Foreign Affairs - Motion to Take Note

Part of the debate – in the House of Lords am 6:04 pm ar 5 Mawrth 2024.

Danfonwch hysbysiad imi am ddadleuon fel hyn

Photo of Baroness Cox Baroness Cox Crossbench 6:04, 5 Mawrth 2024

My Lords, I try to use the privilege of speaking in your Lordships’ House to be a voice for people whose voices are not often heard. It is with a very heavy heart today that I will speak a little about one of the world’s forgotten, or largely forgotten, crises: Nigeria.

In central Nigeria, millions of people have been displaced by intercommunal violence. The death count has risen to 22,000 in 15 years, with countless others suffering life-changing injuries. Many children cannot go to school and so have no education. Families have been torn apart by insecurity and fear. The crisis is not often reported in our news media, but militias drawn from the Islamist Fulani ethic group—I emphasise that not all Fulani are Islamist—are now very well armed. Their cache of weapons includes automatic weapons, laser sights, machetes, petrol bombs and incendiary chemicals used to burn houses. They have carried out hundreds of attacks on Christian villages.

My small not-for-profit organisation, Humanitarian Aid Relief Trust—HART—has made numerous fact-finding visits to dozens of these villages. I have witnessed first-hand the ruins of homes, farmland, food stores and churches. During my most recent visit, I heard detailed accounts of the deliberate targeting and slaughter of children, a 98 year-old woman being burned alive, and people being hacked by machetes as they ran from rapid gunfire. One survivor, who I will call Beatrice, told me:

“I returned in the morning but everything was burned. I went to my home and saw my mother and siblings butchered and burnt”.

Despite the scale and nature of the killings, victims receive almost no support from the Nigerian Government or the international community. Neither the UK Government nor the US Government have provided adequate humanitarian assistance to central Nigeria; nor has any member of the EU or African Union, or any of the UN relief agencies operating in Nigeria. Aid for Nigeria is directed mainly to the north-east or the north-west of the country, so displaced families across the Middle Belt are often left to fend for themselves. As HART’s local partner, the Reverend Canon Hassan John, told me before today’s debate when I asked him what his views were:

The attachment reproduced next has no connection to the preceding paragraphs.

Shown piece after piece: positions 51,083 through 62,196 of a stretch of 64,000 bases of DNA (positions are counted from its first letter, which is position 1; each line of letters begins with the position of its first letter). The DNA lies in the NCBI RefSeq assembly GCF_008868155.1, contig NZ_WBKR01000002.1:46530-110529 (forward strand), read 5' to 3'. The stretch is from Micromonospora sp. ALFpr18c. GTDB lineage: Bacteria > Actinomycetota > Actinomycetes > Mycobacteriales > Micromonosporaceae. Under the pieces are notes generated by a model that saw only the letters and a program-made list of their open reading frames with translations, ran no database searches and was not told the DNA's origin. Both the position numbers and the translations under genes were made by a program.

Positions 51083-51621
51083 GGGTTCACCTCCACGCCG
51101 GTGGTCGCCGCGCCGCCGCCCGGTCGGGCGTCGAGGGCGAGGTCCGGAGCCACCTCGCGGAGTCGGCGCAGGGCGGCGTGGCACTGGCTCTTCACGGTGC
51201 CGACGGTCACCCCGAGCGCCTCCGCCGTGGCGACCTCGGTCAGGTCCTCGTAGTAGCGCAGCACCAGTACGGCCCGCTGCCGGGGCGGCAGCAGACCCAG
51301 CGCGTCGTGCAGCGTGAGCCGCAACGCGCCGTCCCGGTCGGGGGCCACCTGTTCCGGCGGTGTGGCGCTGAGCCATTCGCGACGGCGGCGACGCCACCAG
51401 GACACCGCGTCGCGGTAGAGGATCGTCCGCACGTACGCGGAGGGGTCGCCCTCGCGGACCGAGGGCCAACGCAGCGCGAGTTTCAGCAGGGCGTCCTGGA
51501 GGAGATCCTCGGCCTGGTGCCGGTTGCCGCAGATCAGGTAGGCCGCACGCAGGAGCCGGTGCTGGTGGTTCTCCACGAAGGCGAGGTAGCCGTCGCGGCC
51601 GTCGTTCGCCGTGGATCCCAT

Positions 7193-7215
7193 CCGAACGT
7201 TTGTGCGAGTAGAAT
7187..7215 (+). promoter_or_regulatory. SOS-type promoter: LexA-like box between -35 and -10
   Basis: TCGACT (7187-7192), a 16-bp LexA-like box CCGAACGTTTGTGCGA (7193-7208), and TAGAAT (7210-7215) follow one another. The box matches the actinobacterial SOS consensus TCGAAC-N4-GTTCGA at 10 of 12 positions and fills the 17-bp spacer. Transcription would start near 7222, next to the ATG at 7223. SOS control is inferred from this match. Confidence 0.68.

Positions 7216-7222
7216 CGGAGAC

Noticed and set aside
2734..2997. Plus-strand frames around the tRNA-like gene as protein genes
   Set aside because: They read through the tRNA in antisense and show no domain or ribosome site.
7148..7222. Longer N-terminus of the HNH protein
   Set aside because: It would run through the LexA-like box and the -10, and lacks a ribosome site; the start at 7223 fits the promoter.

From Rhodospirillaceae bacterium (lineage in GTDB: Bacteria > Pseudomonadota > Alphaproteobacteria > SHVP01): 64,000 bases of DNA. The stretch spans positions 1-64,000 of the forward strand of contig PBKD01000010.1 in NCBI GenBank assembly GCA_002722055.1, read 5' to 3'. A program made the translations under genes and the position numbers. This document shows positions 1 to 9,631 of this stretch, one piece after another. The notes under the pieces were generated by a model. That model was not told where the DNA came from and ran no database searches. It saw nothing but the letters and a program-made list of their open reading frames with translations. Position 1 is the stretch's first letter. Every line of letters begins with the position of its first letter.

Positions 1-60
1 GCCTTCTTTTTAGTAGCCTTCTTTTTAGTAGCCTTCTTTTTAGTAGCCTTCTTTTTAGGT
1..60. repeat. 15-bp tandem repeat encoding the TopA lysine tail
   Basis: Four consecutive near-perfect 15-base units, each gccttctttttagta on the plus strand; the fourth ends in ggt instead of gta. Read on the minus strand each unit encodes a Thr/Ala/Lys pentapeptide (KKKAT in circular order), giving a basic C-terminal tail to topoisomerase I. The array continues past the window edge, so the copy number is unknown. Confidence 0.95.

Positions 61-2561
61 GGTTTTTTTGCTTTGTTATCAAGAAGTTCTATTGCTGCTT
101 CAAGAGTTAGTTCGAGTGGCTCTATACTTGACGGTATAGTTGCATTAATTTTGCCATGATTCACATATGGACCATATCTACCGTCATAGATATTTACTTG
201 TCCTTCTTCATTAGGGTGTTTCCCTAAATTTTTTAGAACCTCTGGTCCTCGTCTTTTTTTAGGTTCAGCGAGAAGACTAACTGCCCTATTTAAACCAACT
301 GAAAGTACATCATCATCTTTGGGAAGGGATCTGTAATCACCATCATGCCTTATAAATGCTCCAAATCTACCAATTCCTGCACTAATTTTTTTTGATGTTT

“I can say categorically that none of these villages have received security or humanitarian assistance from the Government of Nigeria, the UK Government or anywhere else. Victims of conflict are forced to rely on aid from local churches or small NGOs, or they receive no aid at all”.

I am told that the FCDO has responded to the crisis with support for a handful of small projects to promote interfaith dialogue. It has also launched the five-year SPRiNG programme to assess the root causes of violence. These are steps in the right direction. However, such a tiptoe response from the UK does not reflect the urgency of the crisis in central Nigeria. The rate of killings, abductions and land grabs is escalating fast. The longer we tolerate these atrocities, the more we embolden the perpetrators; we give them a green light to continue their killings with impunity.

I ask the Minister whether His Majesty’s Government will encourage the Government of Nigeria to respond more effectively to protect the civilians in their own land suffering so horrendously in Nigeria’s Middle Belt region and in other parts of the country too, of which, sadly, I do not have time today to identify the problems.